Dorian Abbot isn’t a career political activist. He’s a science expert, working as a professor at the Department of the Geophysical Sciences at the University of Chicago.
But much like Jordan Peterson got thrusted into the spotlight, history repeats itself.
More people are paying attention to what Professor Abbot has to say now that a cancelled talk at MIT is being rehosted by Princeton.
The show will go on.
So how did this situation get political? Why did Dorian Abbot get cancelled in the first place?
He explains what happened in a guest blog on Back Weiss' Substack.
While not being a political person, the George Floyd riots of last year caused him to start speaking more openly about issues of individual respect and dignity. It ended up being a couple of YouTube videos.
For that, a group of 163 students came together with a list of demands to both punish Professor Abbot, in addition to forcing the University’s hands into giving more funding for diversity programs.
Another sin against the church of social justice came when Abbot and another professor spoke out against the diversity regime on campuses back in August.
The pair of authors for a Newsweek op-ed took aim at how "Diversity, Equity, and Inclusion" (DEI) on campuses has become a totalitarian cone of silencing dissenting opinions.
Their main dispute said "equity" hasn’t pursued equal treatment at all, but in the case of DEI has fostered higher levels of discriminatory behavior.
But instead of just talking about problems, Abbot and the co-author proposed a solution to counter the partisan leftist ideologues.
"We propose an alternative framework called Merit, Fairness, and Equality (MFE) whereby university applicants are treated as individuals and evaluated through a rigorous and unbiased process based on their merit and qualifications alone. Crucially, this would mean an end to legacy and athletic admission advantages, which significantly favor white applicants, in addition to those based on group membership. Simultaneously, MFE would involve universities investing in education projects in neighborhoods where public education is failing to help children from those areas compete."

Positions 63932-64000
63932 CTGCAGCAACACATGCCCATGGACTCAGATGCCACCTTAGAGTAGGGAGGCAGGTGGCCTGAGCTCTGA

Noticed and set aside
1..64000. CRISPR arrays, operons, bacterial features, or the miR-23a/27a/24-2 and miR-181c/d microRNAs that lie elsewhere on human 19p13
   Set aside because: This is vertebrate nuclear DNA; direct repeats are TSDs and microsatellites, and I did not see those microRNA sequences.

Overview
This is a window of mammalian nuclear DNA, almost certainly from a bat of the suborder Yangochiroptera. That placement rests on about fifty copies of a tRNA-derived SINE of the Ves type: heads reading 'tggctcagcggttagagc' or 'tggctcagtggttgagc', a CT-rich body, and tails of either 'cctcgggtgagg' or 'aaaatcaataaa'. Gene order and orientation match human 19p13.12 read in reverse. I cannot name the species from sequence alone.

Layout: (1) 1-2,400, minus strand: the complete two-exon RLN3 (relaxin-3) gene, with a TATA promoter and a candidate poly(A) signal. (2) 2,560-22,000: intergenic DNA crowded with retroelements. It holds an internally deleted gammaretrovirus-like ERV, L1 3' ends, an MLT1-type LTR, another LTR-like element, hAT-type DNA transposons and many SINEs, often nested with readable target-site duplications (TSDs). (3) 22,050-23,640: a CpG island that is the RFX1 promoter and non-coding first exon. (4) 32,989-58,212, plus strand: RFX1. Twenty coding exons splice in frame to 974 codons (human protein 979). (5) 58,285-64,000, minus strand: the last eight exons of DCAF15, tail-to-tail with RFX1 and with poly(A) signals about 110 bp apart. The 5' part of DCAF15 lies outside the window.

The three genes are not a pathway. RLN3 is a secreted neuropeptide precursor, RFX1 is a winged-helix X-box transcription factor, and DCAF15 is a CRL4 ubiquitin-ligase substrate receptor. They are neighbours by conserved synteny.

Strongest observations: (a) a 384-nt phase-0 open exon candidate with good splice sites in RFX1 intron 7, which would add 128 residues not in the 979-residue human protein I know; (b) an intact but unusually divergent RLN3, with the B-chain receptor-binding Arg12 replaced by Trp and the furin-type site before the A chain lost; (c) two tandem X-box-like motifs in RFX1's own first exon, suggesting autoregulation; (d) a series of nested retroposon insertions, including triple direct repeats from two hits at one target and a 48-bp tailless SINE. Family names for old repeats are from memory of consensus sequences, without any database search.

That didn’t earn Abbot much love from the Twitter social sphere.
Abbot explains that these things were partially coordinated by an organized group of activists.
An expose into the "partisan rot" at the Ford Foundation was published last month. In that it’s explained with examples how a mailing list group at the Fellowship Program turned into a partisan clique that targets people with differing politics online.
"Many of the Ford Foundation scholars are avowed communists, and it is common to see Che Guavara or Angela Davis quotes in their email signatures. Support for the regimes in Venezuela, Palestine, and Cuba is the norm. Many of these Fordies make guest appearances on CNN, MSNBC, Democracy Now, NPR, etc," that piece explained.
Members include people like "White Rage" author Carol Anderson.
When it comes to the issues of discussion, phrases like some of the following are said in all seriousness:
- "Why should people with opposing viewpoints be listened to?"
- "I am disturbed that anyone could raise this question"
- "I have no interest in this debate that continues to clog my inbox. I will just say this it is an absolute and disgusting abomination that on a list overwhelmingly utilized by Black and Latinx people we are subjected to a racist debate"
- "I cannot listen in good faith to a person with this viewpoint… I can’t hear you, regardless of who you are"
- "Sometimes people who ask us to "educate" them do not really want to learn. They want us to engage in a fake debate, where their "opinions" are given the same weight as our informed, evidence-based beliefs."
This all culminated in late September. On the 22nd, Abbot was selected to give the annual Carlson lecture talk at MIT (it’s about climate and the potential of life on other planets).
By September 30th, Professor Abbot had his talk canceled. An MIT department chair called him saying they wanted to "avoid controversy."
That backfired spectacularly against MIT.
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